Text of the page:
UPDATE: The ban was officially repealed on June 10. Here’s our story.

The U.S. Soccer Federation is ready to drop a ban on players’ kneeling during the playing of the national anthem that was imposed three years ago after Megan Rapinoe knelt in solidarity with Colin Kaepernick.

Ahead of a U.S. Soccer’ board of directors conference call Tuesday, board member Steve Malik — owner of the NWSL’s North Carolina Courage and USL’s North Carolina FC — told The Inquirer that he wants the ban repealed. The governing body’s Athlete Council also called for a repeal in a statement.

"Being on the right side of history on this thing makes a lot of sense to me,” Malik said.

The move to drop the ban is undoubtedly a response to the national outcry over the police killings of George Floyd, Breonna Taylor and other African-Americans. Malik hopes American soccer’s leaders can help lead the way in pushing for reform.

“I think what’s happening in our country right now is an opportunity to really address systemic problems that have been there a long time,” Malik said. “I think we all realize that we certainly have to allow, and frankly support, efforts to bring some justice to this equation. … While this is the time that soccer has an opportunity to step up and be part of the solution, we all in our own individual way can contribute to that.”

The ban was adopted in February 2017 by the board after Megan Rapinoe knelt during the playing of the anthem at two U.S. women’s team games in September 2016.

At the time, U.S. Soccer said in a statement: “As part of the privilege to represent your country, we have an expectation that our players and coaches will stand and honor our flag while the National Anthem is played.”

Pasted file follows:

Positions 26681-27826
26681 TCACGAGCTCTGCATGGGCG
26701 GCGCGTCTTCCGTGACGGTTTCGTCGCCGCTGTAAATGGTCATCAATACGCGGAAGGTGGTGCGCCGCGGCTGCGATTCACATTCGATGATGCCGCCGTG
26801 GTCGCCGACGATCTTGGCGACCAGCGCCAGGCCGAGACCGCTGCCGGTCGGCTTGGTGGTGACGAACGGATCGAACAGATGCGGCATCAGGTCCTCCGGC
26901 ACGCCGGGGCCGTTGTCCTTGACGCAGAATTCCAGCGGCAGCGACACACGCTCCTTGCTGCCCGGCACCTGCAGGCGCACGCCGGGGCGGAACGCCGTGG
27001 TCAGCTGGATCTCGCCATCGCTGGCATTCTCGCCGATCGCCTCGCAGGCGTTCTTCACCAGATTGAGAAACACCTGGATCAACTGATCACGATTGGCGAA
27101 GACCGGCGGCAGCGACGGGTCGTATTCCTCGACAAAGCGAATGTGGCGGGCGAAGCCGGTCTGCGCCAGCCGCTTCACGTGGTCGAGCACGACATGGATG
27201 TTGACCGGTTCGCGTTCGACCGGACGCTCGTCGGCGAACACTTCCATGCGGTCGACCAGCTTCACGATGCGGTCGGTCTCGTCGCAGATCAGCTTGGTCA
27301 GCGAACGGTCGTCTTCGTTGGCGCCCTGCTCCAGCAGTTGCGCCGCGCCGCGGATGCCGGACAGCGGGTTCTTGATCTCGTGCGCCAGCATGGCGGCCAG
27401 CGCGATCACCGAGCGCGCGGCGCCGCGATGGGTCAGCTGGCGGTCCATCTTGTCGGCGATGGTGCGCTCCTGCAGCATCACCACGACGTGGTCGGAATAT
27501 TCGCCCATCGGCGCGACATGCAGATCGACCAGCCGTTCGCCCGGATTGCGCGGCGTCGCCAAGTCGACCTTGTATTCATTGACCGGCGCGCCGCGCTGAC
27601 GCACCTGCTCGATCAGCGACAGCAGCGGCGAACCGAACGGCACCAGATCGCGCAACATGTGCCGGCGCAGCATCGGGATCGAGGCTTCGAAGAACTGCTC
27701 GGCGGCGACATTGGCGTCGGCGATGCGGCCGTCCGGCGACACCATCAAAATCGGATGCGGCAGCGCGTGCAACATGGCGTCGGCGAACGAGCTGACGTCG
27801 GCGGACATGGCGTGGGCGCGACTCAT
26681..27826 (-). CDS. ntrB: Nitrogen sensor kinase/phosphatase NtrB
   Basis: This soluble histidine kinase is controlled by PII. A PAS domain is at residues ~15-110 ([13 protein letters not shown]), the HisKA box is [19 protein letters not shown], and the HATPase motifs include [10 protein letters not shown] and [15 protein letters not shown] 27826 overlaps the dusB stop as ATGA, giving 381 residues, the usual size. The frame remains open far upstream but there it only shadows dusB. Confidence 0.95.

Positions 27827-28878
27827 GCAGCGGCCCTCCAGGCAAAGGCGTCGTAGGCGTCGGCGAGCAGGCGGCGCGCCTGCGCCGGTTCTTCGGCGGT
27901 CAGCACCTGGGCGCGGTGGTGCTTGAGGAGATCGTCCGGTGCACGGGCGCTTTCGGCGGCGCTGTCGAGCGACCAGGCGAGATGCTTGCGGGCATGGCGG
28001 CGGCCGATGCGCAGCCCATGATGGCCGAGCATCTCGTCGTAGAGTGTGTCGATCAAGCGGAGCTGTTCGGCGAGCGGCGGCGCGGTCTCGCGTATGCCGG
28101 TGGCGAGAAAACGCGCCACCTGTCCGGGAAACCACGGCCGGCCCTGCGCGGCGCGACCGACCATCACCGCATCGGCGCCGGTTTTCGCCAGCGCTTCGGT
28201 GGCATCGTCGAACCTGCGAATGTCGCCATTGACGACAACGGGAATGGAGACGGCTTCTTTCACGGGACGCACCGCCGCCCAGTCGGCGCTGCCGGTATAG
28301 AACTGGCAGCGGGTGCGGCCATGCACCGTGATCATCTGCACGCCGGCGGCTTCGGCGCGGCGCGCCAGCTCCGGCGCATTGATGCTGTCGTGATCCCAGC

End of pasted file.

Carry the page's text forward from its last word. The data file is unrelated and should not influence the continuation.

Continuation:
That expectation became a formal policy that said: “All persons representing a Federation national team shall stand respectfully during the playing of national anthems at any event in which the Federation is represented.”

In March 2017, the policy was ratified by U.S. Soccer’s membership at the governing body’s annual general meeting — an assembly of players, professional league executives, and leaders of youth and adult amateur soccer leagues from across the nation.

The president at the time, Sunil Gulati, told the AGM that the board approved the rule unanimously, though there’s no formal roll call in the board minutes.

As the text of the policy was displayed on a video screen in the meeting hall, Gulati said, “I don’t think I need to explain that.” According to a transcript published by U.S. Soccer, the remark was met with applause.

“I was asked yesterday at the Athlete Council meeting what if a player doesn’t, and, you know, I didn’t have the right answer there,” Gulati said. “And I think the right answer is, I hope we never have to confront that situation. So that is the new policy.”

Gulati then asked for a motion to approve from the floor, and got it. There were no recorded objections, and the motion passed by acclamation.

Former U.S. Soccer president Sunil Gulati at a Federation board meeting last December, when he was a non-voting board member as the immediate past president.
Charles Rex Arbogast / AP
Former U.S. Soccer president Sunil Gulati at a Federation board meeting last December, when he was a non-voting board member as the immediate past president.